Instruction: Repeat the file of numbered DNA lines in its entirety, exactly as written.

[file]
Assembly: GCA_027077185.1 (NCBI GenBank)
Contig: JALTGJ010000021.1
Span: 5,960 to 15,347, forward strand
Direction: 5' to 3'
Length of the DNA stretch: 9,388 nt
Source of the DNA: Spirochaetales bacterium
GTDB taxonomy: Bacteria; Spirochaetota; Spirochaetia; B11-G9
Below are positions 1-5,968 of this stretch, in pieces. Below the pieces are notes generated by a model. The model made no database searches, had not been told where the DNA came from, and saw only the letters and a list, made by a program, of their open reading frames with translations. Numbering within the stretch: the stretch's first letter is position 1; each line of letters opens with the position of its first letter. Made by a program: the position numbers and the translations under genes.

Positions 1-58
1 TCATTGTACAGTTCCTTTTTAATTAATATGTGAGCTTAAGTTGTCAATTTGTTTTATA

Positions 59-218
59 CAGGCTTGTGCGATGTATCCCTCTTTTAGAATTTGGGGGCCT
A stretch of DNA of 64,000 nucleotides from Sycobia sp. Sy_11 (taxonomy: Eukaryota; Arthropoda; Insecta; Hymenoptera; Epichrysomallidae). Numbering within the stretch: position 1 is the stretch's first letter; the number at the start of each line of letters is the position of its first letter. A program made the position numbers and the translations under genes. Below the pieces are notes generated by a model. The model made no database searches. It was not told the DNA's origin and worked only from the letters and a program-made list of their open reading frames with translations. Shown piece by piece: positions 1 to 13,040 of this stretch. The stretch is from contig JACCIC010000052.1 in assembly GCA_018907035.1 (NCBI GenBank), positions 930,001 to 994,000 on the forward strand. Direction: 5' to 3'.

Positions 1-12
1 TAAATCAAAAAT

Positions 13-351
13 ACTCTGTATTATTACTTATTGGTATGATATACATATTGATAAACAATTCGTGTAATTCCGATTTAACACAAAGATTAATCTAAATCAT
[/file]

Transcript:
Assembly: GCA_027077185.1 (NCBI GenBank)
Contig: JALTGJ010000021.1
Span: 5,960 to 15,347, forward strand
Direction: 5' to 3'
Length of the DNA stretch: 9,388 nt
Source of the DNA: Spirochaetales bacterium
GTDB taxonomy: Bacteria; Spirochaetota; Spirochaetia; B11-G9
Below are positions 1-5,968 of this stretch, in pieces. Below the pieces are notes generated by a model. The model made no database searches, had not been told where the DNA came from, and saw only the letters and a list, made by a program, of their open reading frames with translations. Numbering within the stretch: the stretch's first letter is position 1; each line of letters opens with the position of its first letter. Made by a program: the position numbers and the translations under genes.

Positions 1-58
1 TCATTGTACAGTTCCTTTTTAATTAATATGTGAGCTTAAGTTGTCAATTTGTTTTATA

Positions 59-218
59 CAGGCTTGTGCGATGTATCCCTCTTTTAGAATTTGGGGGCCT
A stretch of DNA of 64,000 nucleotides from Sycobia sp. Sy_11 (taxonomy: Eukaryota; Arthropoda; Insecta; Hymenoptera; Epichrysomallidae). Numbering within the stretch: position 1 is the stretch's first letter; the number at the start of each line of letters is the position of its first letter. A program made the position numbers and the translations under genes. Below the pieces are notes generated by a model. The model made no database searches. It was not told the DNA's origin and worked only from the letters and a program-made list of their open reading frames with translations. Shown piece by piece: positions 1 to 13,040 of this stretch. The stretch is from contig JACCIC010000052.1 in assembly GCA_018907035.1 (NCBI GenBank), positions 930,001 to 994,000 on the forward strand. Direction: 5' to 3'.

Positions 1-12
1 TAAATCAAAAAT

Positions 13-351
13 ACTCTGTATTATTACTTATTGGTATGATATACATATTGATAAACAATTCGTGTAATTCCGATTTAACACAAAGATTAATCTAAATCAT